Concluding Replacement Therapy, Finally!

11-15-10  Time to finish this blog post!  I have been at this one since August! Have I come to a conclusion, no…do I have a plan set up for replacing all the time and activities of caring for mom when she was here, no….has these past months been therapeutic in anyway, no. So, the purpose of this post?  Apparently it has none, or maybe this is just the result of all the thoughts, and non-moments and ideas that take place when a caregiver no longer is?  I just don’t want to struggle with this blog anymore to make it be the perfect blog, to have all the answers to what now.  So, if you will all forgive this very un-proper blog… I will conclude and post it today!

Oh  yes, today is Monday, 9:07…Mom passed on Monday, August 16 at approximately 9:15….13 weeks ago, don’t like Mondays……

Sunday at Home…..9-12-10

Isolation and loneliness just don’t seem to get eradicated; they even intensify in some instances, once your caree is gone. There is even a greater sense of being abandoned. I talked about on my radio show how I didn’t belong anywhere as a caregiver before I got involved with Now that I am no longer a caregiver that sense of not belonging is again plaguing me. If I am not able to leave the house and go somewhere, which is most days, then I am alone, all day and often in the evenings. Alone  in mom’s house with memories of mom all around. Tomorrow it will be 4 weeks since mom passed.

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Rocks And Sticks On The Path

I am upset, surprisingly and not so surprisingly, very upset. The sad thing is, the only ones who will understand why, are other caregivers, or ex-caregivers.

It appears I made a mistake at something I posted online, and it upset the individual it was directed to, which was not my intention. The whole situation came back at me, and I broke down.

I realized the request and comment I had made was not inappropriate at all. But because it upset the other, I became the “bad guy” so to speak. The understanding that people say they have is so fragmented and incomplete, even those so close to you. Why? Because most people don’t really know the depths and multitudes of emotions that a caregiver experiences. These things don’t go away just like that, they linger and from time to time are ignited. Like mine were a short time ago.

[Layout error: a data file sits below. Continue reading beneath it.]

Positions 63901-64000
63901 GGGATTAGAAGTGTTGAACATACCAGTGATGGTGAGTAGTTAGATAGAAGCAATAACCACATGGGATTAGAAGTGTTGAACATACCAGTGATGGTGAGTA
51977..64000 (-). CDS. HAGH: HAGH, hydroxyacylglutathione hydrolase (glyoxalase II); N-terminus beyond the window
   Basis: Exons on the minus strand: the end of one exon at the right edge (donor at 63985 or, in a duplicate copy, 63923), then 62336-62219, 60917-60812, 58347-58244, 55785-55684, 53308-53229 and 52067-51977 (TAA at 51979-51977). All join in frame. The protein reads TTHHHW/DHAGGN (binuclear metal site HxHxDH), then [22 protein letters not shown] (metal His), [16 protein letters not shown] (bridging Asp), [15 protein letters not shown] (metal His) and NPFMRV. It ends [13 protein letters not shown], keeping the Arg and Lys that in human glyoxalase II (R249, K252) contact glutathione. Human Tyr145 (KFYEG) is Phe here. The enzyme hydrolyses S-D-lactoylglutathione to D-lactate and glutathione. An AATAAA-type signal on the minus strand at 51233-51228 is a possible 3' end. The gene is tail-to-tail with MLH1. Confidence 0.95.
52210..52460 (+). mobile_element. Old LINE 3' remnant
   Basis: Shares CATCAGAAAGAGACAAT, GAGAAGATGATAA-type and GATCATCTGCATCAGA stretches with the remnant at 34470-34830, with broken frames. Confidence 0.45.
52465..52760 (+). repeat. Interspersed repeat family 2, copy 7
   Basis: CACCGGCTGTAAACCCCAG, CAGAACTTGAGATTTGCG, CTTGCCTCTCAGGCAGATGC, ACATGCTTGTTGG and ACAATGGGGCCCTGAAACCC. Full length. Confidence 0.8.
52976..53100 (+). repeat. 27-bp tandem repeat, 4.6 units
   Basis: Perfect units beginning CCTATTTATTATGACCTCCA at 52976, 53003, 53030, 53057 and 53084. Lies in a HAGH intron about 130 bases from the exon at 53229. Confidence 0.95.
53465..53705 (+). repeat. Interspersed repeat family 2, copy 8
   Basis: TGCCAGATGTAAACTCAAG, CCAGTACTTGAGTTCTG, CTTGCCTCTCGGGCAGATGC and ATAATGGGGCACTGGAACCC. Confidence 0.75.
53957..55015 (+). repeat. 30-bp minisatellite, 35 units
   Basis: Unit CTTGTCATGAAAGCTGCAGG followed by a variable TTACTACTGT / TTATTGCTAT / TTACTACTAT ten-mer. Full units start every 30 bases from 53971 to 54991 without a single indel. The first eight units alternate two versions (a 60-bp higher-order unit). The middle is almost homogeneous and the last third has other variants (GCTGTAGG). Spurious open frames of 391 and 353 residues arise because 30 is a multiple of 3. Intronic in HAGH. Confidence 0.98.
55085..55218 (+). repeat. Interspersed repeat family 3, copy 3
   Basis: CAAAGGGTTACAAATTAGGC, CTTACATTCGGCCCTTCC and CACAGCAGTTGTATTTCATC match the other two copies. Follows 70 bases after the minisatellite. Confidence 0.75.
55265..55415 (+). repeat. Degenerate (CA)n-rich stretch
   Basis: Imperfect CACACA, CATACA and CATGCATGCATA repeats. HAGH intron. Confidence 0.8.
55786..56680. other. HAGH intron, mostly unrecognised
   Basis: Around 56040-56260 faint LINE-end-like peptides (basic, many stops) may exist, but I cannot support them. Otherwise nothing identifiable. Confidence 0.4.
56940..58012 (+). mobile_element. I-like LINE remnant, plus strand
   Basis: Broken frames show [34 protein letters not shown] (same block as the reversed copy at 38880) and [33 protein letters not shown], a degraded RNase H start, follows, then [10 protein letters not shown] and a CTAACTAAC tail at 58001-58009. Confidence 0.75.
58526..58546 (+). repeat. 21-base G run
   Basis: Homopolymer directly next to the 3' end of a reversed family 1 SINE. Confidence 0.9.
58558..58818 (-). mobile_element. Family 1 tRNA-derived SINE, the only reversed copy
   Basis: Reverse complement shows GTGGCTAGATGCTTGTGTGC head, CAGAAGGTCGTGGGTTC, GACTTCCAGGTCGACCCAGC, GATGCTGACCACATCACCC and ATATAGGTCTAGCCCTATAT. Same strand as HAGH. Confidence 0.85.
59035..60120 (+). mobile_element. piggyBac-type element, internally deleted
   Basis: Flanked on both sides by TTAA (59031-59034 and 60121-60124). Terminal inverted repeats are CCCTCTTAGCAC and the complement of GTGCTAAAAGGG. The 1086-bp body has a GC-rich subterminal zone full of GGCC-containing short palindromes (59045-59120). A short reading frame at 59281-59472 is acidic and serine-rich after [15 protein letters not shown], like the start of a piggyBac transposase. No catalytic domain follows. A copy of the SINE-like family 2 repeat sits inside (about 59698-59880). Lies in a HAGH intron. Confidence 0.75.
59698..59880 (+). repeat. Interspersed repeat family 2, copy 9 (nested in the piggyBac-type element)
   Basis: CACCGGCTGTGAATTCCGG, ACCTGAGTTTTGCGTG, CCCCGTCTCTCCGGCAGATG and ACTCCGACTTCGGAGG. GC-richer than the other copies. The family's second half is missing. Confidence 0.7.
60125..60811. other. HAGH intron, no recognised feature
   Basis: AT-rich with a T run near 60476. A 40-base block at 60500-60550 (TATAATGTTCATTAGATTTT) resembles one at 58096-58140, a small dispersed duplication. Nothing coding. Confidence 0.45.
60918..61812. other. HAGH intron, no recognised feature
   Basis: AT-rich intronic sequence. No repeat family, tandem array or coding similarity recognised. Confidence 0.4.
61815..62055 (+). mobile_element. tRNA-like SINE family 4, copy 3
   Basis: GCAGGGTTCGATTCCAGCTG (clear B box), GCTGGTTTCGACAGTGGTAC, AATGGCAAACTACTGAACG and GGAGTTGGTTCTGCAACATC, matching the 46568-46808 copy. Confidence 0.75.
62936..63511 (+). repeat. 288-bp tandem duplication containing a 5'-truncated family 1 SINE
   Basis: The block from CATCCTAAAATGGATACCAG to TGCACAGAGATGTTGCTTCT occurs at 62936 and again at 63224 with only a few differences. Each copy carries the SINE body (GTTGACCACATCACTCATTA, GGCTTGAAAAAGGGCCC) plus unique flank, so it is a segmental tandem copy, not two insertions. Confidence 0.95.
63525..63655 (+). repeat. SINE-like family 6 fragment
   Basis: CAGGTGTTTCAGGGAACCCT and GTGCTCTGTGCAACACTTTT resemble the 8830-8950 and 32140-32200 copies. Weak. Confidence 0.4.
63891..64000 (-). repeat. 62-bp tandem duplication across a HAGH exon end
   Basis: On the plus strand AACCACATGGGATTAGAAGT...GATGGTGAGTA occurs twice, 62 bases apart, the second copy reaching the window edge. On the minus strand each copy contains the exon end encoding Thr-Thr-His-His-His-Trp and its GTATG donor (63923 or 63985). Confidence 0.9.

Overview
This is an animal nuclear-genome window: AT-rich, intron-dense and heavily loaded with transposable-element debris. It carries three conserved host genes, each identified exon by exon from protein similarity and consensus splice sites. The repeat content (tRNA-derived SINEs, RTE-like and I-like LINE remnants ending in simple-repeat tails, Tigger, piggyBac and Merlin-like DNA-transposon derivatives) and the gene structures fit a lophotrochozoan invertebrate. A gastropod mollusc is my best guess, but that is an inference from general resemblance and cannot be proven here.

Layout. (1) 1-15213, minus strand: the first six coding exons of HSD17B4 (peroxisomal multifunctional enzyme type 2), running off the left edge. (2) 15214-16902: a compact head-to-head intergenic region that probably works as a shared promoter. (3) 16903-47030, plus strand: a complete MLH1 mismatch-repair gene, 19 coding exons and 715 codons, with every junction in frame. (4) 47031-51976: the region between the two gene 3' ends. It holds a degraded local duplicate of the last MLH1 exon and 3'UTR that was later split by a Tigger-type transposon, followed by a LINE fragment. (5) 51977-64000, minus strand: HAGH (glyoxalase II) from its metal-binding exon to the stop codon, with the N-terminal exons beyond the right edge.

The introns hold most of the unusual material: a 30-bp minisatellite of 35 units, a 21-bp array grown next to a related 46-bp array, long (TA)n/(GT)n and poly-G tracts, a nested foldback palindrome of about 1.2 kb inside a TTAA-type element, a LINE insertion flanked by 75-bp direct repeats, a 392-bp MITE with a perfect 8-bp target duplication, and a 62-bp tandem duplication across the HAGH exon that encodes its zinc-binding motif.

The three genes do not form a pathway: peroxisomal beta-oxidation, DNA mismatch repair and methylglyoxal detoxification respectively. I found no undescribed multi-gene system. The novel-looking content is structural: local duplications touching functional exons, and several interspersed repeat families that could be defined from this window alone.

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Adult Orphans

I  posted this on a forum I found the other morning, it was in response to the topic of  caregivers, who have lost both their parents, and now feel like adult orphans.

My father passed away in 1969, I was 17. For the past 4 1/2 years, I was my mom’s full-time caregiver as she advanced through the stages of dementia. She passed away the 16th of last month. It is a peculiar feeling to no longer have at least one parent here, even one that did not define what a parent actually is because of an illness, but none the less they were still your parent, and still present.

I have spent all this time quite isolated and alone as I have cared for her. My husband has been the only real constant help or support, but he had to be gone most of the time to work. I had no help from brother(s), both sisters died years ago.  Now, with mom gone, and my new life, or is it my old life, is unfolding each day, I am feeling more alone then before, abandoned even by the hospice people who didn’t even offer grief support counseling.

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Just Me…..

The memorial card I made on Printmaster, the smaller photo card was done through Kodak and inserted in the large card.  I also made photo booklets from hotprints.  If you go on my facebook page, the book is on there and you can look through it.  Only closer family and friends receive the photo books, most receive the memorial card and photo card.  Just thought you all would like to see the memorial tributes I put together for mom.  There is no service for her, this is very private and very personal.